The first component that realizes the two-decades-old search for analog hardware that mimics the learning ability of the human brain’s synapses and neurons has come to market. Based on memristors, the component from startup Knowm Inc. (Sante Fe, N.M.).
According to analysts, Knowm’s approach to using unique hardware to process Big Data streams in real time could lead to a unique new model for computer makers worldwide.
“Knowm is interesting for two reasons: its application of a some pretty heavy idea that if executed will have a positive import on the industry trying to move forward with Big Data,” service director for technology and software for at Current Analysis (London), Brad Shimmin told EE Times prior to the announcement today. “The biggest challenge of applying machine learning is being able to scale and Knowm’s unique perspective may be a able to solve that problem. I expect as they move forward they will need to partner with IBM, Hewlett Packard or Oracle who are trying to solve this problem with Big Data too.”
Other analysts agreed, plus added that Knowm’s BEOL service will give semiconductor makers worldwide access to Knowm’s technology during real-time processing of vast data streams.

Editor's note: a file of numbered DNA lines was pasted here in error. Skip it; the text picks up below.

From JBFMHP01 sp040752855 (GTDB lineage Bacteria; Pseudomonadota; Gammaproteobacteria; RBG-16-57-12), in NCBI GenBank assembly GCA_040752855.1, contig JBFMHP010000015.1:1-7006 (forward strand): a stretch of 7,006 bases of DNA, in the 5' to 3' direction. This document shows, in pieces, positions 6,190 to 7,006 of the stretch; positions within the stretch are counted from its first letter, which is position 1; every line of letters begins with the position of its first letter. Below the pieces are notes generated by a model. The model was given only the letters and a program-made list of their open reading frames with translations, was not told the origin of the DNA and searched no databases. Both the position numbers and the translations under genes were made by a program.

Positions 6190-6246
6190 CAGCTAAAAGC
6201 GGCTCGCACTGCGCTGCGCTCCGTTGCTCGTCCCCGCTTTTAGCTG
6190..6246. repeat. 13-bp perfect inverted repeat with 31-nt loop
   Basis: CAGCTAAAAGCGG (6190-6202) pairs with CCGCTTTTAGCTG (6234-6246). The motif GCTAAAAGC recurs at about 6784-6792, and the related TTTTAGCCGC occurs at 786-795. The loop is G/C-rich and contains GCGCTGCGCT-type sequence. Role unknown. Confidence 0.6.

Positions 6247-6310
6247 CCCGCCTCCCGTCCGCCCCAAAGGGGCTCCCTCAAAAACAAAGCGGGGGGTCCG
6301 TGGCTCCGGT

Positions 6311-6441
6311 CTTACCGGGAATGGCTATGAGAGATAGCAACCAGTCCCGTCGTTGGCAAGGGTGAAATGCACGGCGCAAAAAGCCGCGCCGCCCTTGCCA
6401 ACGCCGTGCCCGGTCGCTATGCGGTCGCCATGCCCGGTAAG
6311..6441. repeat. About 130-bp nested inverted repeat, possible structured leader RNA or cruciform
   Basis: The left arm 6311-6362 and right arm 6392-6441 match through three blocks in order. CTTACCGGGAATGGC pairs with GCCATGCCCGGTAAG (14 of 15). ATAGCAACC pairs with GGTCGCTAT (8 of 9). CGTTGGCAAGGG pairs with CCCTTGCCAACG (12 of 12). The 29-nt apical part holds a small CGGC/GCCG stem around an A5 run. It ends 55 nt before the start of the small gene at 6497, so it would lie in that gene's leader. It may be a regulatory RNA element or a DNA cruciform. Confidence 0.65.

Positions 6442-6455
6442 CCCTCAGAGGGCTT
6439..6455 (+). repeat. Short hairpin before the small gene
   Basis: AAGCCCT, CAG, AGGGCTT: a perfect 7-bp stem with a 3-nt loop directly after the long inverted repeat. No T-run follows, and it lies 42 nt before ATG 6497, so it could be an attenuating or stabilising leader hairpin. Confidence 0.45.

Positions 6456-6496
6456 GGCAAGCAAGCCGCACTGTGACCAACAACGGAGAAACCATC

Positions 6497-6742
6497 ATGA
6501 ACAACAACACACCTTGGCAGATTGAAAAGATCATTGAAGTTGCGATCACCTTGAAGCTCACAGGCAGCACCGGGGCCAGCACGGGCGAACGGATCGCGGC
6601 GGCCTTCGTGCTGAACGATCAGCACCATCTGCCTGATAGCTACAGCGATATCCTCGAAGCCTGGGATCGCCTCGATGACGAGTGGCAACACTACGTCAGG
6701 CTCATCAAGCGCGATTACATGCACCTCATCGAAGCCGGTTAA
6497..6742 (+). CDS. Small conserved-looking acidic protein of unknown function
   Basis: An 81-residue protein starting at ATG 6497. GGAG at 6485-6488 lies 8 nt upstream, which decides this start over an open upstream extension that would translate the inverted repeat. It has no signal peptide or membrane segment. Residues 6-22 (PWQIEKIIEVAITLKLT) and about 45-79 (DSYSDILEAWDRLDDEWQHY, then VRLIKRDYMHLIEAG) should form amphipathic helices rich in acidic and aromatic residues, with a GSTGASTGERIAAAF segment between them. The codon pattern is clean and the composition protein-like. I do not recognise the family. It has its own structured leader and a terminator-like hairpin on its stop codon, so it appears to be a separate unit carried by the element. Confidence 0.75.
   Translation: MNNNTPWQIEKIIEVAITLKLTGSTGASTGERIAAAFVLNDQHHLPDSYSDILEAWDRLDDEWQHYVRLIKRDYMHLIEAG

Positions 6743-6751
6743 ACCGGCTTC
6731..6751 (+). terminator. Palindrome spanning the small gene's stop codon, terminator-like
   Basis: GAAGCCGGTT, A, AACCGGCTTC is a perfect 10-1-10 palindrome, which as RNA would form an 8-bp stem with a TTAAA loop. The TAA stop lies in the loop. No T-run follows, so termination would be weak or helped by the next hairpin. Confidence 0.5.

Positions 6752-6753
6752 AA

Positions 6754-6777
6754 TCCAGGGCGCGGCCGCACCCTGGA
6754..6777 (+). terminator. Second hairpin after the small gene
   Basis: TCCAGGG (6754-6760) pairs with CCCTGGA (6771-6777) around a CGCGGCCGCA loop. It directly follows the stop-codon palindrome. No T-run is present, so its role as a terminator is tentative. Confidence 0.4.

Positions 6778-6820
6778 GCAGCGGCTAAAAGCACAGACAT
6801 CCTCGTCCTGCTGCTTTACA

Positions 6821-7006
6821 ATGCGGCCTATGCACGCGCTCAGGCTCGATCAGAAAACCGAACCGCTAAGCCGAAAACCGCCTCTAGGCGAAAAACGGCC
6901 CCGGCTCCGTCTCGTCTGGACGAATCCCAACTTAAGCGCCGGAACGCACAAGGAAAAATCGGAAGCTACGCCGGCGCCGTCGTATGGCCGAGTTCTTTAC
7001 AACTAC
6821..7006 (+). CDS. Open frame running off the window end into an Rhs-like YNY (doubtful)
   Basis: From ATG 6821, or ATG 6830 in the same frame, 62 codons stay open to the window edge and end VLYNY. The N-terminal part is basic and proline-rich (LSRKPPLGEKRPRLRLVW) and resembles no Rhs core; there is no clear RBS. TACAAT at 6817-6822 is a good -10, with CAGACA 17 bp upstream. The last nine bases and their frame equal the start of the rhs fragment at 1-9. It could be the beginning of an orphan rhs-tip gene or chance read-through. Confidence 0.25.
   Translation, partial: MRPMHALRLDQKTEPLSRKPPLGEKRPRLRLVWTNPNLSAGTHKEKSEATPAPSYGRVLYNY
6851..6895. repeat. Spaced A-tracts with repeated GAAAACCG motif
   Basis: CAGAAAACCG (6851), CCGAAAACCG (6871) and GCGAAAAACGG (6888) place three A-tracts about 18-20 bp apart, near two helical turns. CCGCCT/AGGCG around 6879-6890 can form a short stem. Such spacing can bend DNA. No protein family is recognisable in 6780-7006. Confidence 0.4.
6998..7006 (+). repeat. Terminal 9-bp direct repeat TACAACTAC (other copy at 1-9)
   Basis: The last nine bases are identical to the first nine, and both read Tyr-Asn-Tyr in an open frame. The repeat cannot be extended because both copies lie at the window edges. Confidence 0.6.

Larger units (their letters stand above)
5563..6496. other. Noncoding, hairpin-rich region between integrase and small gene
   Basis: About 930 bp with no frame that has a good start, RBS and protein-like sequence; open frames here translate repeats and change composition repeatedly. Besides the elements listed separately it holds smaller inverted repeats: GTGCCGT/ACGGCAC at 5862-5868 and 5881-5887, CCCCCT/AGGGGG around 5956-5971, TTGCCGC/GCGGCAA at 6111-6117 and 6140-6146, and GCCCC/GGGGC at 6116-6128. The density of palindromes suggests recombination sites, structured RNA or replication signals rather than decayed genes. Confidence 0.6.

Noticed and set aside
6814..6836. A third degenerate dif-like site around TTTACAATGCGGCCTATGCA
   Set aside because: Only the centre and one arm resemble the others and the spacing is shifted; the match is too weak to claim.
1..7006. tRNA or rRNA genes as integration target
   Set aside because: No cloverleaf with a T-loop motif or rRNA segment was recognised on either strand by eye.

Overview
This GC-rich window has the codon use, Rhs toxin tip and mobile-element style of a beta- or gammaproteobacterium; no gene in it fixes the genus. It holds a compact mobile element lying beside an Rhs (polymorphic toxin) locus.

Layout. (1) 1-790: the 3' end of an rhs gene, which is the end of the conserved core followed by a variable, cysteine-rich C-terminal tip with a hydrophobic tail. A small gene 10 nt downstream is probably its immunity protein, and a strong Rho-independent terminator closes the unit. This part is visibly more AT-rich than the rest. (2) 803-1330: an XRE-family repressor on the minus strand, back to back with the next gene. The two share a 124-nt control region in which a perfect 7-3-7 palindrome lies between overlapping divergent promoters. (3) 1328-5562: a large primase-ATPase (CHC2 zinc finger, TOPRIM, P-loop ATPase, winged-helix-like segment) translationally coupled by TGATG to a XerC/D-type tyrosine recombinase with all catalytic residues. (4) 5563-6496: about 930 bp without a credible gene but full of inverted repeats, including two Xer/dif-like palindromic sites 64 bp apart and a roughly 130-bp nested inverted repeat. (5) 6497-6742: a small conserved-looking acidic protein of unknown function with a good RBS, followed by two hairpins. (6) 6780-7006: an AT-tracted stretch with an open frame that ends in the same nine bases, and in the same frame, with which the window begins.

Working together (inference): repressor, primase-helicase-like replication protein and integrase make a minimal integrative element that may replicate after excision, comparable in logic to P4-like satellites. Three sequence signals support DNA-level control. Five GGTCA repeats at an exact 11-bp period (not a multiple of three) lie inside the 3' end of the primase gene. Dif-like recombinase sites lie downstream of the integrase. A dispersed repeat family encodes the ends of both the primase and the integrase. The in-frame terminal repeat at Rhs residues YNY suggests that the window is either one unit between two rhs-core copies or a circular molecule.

“Digital computing infrastructure, based on switching digital bits and separating the functions of persisting data from processing, is now facing some big hurdles with Moore’s law. There simply isn’t enough power to meet the desires of those wishing to reach biological scale and density, whether evolving artificial intelligence or more practically scaling machine learning to ever larger big data sets,” senior analyst and consultant Mike Matchett at the Taneja Group Inc. (Hopkinton, Mass.) told us prior to the announcement today. “Knowm’s new solution stack impressively breaks through some of the traditional computing barriers by cleverly leveraging the analog hardware functionality of memristive circuits for both data persistence and direct ‘in-memory’ computing. They are providing a new way to approach machine learning at scale with chips of their new ‘synapses’, larger scale simulators, development libraries, and services to help layer on their memristive based designs right on top of traditional CMOS designs (through Back End of Line layering).”
Read the entire article directly on EETimes website at: http://www.eetimes.com/document.asp?doc_id=1327068&
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